Naoki Urasawa’s Monster Comes to the Perfect Conclusion!

Monster 9

VIZ Media’s Perfect Edition reprints of Naoki Urasawa’s brilliant psychological thriller manga, Monster, has come to the end of its journey with a flurry of final monstrous moments and unexpected moments of heroism.

Monster follows the basic plots of Les Miserables-cum-The Fugitive: Dr. Tenma, a brilliant surgeon, is framed for murder and – as he tries to find the person responsible (a young man known only as Johan) – he is hunted by the dogged and, in his own way brilliant, detective, Inspector Lunge of the BKA in Berlin.

Urusawa’s Monster Perfect Edition Volume 9 brings all three men into close proximity for the first time – though, by this time, Inspector Lunge has seen enough evidence (mostly anecdotal, but overwhelming) to convince him that Dr. Tenma is innocent.

Tenma and Lunge both seek children’s books author Klaus Poppe – revealed to be the real Franz Bonaparte, one of the last remaining figures from the child-raising experiment that resulting in the monstrous Johan.

Characters we’ve come to know and care about – like Nina (Joan’s twin sister), Grimmer (one of the experiment’s failures – and one of the kindest people in the series), the boy, Wim (whose unflagging faith in Tenma may be what finally tips Lunge’s convictions over) and more – return. Though not all survive.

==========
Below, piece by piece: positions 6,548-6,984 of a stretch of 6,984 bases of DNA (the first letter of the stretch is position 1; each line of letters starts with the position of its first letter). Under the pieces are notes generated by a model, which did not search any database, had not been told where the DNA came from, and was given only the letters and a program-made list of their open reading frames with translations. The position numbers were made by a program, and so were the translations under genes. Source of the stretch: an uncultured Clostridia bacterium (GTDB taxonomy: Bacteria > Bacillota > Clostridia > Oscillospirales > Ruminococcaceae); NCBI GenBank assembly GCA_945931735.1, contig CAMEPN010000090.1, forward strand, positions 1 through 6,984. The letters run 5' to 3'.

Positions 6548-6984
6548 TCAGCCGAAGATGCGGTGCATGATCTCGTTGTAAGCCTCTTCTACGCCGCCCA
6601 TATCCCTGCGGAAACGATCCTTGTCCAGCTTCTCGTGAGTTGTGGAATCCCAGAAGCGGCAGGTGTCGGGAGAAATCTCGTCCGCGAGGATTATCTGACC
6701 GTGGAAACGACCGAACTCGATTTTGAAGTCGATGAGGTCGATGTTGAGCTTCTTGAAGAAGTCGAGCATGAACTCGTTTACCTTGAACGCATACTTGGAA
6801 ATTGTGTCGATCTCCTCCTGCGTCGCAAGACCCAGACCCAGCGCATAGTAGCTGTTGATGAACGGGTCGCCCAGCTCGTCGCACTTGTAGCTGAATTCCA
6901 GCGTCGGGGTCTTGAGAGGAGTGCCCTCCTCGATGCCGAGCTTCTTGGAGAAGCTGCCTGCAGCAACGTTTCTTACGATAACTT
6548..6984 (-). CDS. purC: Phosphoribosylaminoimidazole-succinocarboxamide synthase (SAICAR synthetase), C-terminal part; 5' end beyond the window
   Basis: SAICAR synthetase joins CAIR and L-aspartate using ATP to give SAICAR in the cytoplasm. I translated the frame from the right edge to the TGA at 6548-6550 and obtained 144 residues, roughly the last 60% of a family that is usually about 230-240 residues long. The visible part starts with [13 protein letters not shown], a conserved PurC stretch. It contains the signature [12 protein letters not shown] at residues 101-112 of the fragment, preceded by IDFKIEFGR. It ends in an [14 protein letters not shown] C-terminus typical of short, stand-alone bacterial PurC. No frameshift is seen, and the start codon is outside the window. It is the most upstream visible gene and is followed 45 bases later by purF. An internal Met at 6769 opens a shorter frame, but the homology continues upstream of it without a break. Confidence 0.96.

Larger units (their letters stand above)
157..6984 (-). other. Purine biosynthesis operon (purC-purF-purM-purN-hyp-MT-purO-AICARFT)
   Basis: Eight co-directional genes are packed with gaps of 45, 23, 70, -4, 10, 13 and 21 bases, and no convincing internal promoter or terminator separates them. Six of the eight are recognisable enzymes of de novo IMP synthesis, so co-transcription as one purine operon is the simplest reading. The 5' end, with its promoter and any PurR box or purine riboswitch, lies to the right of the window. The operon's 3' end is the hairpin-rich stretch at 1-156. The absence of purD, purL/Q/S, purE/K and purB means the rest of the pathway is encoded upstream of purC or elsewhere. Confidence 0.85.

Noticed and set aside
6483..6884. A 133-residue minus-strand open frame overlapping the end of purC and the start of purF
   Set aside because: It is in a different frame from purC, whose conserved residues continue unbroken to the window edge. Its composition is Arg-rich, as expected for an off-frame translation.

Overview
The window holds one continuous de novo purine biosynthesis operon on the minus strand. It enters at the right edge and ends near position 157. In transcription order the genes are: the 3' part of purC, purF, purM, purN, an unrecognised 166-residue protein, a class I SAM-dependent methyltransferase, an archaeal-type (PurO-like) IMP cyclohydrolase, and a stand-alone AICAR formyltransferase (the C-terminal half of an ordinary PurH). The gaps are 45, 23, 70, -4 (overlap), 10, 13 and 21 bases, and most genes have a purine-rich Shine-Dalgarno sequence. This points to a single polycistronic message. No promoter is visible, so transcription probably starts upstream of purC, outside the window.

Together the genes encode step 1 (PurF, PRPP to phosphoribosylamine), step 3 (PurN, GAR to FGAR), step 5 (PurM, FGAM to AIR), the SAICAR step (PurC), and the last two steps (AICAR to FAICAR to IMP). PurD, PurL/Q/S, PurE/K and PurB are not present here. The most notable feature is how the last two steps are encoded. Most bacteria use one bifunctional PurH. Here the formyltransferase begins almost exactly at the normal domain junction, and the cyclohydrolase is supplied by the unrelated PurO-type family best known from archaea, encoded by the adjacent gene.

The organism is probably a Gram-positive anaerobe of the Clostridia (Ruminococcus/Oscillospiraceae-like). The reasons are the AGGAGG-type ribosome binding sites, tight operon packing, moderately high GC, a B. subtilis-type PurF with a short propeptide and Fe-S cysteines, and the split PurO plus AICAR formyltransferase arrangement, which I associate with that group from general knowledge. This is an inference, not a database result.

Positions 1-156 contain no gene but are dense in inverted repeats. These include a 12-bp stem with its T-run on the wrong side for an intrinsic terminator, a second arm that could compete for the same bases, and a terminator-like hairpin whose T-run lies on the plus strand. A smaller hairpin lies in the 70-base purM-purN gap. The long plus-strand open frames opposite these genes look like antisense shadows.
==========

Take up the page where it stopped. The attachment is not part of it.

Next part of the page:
Johan, you see, is planning to commit the perfect suicide – meaning that anyone who has ever been a part of life (even peripherally) must die so that there is no one left to even remember that he existed.

To make that happen, he even sets forces in motion to persuade an entire village to destroy itself!

Volume 9 reveals that Johan is infinitely more of a monster than we could even imagine – and what he’s done prior to the finale has shown him to be incredibly monstrous.

In terms of the technical, Urasawa turns up the pacing in the final stages of his tale – emphasizing pace by mixing panels that look rushed and half-finished with his usual meticulousness. The rushed looking panels emphasize the increased pace – and if you look closely, you can tell there is nothing rushed about them. Every stroke of pen and brush is exactly what’s required to pull the reader quickly through to the story’s conclusion.

While the art dazzles, it wouldn’t mean anything if Urasawa’s writing wasn’t equally brilliant. Monster shows him to have a keen eye for observing the best and worst of humanity and a knack for mystery.

Urasawa has done three manga series that stand against the best works in comics in the world: 20th Century Boys, Pluto x Tezuka (a dramatic re-imagining of Astro Boy) and Monster. Of the three, Monster is his magnum opus. Comics/manga just don’t get any better than this!

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